To collect data on this layer, the network interface card (NIC) of a host can be put into "promiscuous mode". In so doing, all traffic will be passed to the CPU, not only the traffic meant for the host.
However, if an intruder or attacker is aware that his connection might be eavesdropped, he might use encryption to secure his connection. It is almost impossible to break nowadays encryption but the fact that a suspect's connection to another host is all the time encrypted might indicate that the other host is an accomplice of the suspect.
On the network layer the Internet Protocol (IP) is responsible for directing the packets generated by TCP through the network (e.g., the Internet) by adding source and destination information which can be interpreted by routers all over the network. Cellular digital packet networks, like GPRS, use similar protocols like IP, so the methods described for IP work with them as well.
For the correct routing, every intermediate router must have a routing table to know where to send the packet next. These routing tables are one of the best sources of information if investigating a digital crime and trying to track down an attacker. To do this, it is necessary to follow the packets of the attacker, reverse the sending route and find the computer the packet came from (i.e., the attacker).
Another source of evidence on this layer are authentication logs. They show which account and which user was associated with an activity and may reveal who was the attacker or at least sets limits to the people who come into consideration of being the attacker.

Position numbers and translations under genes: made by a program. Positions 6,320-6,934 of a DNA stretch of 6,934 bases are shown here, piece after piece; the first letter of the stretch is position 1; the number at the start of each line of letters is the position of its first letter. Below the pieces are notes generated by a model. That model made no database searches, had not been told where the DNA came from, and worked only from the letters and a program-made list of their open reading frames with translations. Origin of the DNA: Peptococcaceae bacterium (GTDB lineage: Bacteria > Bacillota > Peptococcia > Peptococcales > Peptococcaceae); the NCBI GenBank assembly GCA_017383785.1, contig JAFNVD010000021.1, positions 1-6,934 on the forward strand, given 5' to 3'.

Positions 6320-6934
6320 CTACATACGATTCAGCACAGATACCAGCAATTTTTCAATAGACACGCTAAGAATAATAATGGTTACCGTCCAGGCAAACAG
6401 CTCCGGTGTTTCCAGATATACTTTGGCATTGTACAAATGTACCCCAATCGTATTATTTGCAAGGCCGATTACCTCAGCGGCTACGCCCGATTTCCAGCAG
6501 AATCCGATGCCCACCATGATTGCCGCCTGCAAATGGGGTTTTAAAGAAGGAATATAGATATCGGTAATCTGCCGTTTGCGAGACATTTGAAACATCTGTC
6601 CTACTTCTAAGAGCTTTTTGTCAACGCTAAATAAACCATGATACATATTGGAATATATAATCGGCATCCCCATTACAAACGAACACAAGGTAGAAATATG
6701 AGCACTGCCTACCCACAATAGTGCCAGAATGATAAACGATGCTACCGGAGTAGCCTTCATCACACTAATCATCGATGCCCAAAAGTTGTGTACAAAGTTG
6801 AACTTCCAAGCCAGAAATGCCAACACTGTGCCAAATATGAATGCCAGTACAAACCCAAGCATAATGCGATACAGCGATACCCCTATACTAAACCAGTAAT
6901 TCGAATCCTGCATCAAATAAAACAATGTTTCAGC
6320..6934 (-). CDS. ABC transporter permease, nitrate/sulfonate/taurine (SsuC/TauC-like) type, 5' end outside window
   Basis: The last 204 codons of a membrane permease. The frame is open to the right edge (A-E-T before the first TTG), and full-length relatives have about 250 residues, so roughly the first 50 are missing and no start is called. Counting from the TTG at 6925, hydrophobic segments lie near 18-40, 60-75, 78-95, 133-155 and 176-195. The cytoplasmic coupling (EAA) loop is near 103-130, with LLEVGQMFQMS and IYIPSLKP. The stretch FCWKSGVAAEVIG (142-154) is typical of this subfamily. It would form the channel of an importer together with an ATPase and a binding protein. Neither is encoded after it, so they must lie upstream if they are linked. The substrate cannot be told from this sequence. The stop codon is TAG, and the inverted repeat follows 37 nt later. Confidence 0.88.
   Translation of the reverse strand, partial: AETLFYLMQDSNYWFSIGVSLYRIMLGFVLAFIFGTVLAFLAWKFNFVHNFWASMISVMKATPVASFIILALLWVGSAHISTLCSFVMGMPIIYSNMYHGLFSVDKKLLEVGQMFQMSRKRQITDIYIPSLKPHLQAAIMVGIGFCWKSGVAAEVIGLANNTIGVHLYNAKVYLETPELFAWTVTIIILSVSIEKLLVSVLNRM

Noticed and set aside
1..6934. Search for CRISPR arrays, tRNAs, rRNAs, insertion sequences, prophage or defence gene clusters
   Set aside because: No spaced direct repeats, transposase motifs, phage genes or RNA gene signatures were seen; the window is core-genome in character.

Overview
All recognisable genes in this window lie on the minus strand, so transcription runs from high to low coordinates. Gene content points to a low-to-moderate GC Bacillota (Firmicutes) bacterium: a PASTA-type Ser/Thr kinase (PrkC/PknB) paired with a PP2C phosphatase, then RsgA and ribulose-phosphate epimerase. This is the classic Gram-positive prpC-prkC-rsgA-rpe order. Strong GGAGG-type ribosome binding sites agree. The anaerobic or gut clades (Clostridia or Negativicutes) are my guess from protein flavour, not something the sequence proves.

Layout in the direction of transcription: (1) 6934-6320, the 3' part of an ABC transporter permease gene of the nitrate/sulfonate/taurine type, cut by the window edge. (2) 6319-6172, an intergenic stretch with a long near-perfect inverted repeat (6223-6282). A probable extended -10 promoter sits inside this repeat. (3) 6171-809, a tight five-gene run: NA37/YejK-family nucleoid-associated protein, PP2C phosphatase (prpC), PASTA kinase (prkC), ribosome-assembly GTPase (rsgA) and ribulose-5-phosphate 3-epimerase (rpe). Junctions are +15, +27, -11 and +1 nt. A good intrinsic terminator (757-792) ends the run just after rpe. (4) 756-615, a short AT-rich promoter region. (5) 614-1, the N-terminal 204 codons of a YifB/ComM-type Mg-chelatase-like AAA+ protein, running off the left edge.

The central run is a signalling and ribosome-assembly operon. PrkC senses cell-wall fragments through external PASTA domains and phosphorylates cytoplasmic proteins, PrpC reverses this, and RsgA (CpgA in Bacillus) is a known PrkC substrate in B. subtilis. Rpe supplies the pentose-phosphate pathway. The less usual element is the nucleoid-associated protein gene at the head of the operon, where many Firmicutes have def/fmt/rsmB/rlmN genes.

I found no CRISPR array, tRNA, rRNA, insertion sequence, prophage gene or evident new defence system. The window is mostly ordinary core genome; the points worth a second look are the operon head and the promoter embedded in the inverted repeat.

The internet can be a rich source of digital evidence including web browsing, email, newsgroup, synchronous chat and peer-to-peer traffic. For example web server logs can be used to show when (or if) a suspect accessed information related to criminal activity. Email accounts can often contain useful evidence; but email headers are easily faked and, so, network forensics may be used to prove the exact origin of incriminating material. Network forensics can also be used in order to find out who is using a particular computer by extracting user account information from the network traffic.
Wireless forensics is a sub-discipline of network forensics. The main goal of wireless forensics is to provide the methodology and tools required to collect and analyze (wireless) network traffic that can be presented as valid digital evidence in a court of law. The evidence collected can correspond to plain data or, with the broad usage of Voice-over-IP (VoIP) technologies, especially over wireless, can include voice conversations.
Analysis of wireless network traffic is similar to that on wired networks, however there may be the added consideration of wireless security measures.
- Gary Palmer, A Road Map for Digital Forensic Research, Report from DFRWS 2001, First Digital Forensic Research Workshop, Utica, New York, August 7 – 8, 2001, Page(s) 27–30
- Casey, Eoghan (2004). Digital Evidence and Computer Crime, Second Edition. Elsevier. ISBN 0-12-163104-4.
- Erik Hjelmvik, Passive Network Security Analysis with NetworkMiner http://www.forensicfocus.com/passive-network-security-analysis-networkminer
- Marcus Ranum, Network Flight Recorder, http://www.ranum.com
- Simson Garfinkel, Network Forensics: Tapping the Internet http://www.oreillynet.com/pub/a/network/2002/04/26/nettap.html
- "Facebook, SSL and Network Forensics", NETRESEC Network Security Blog, 2011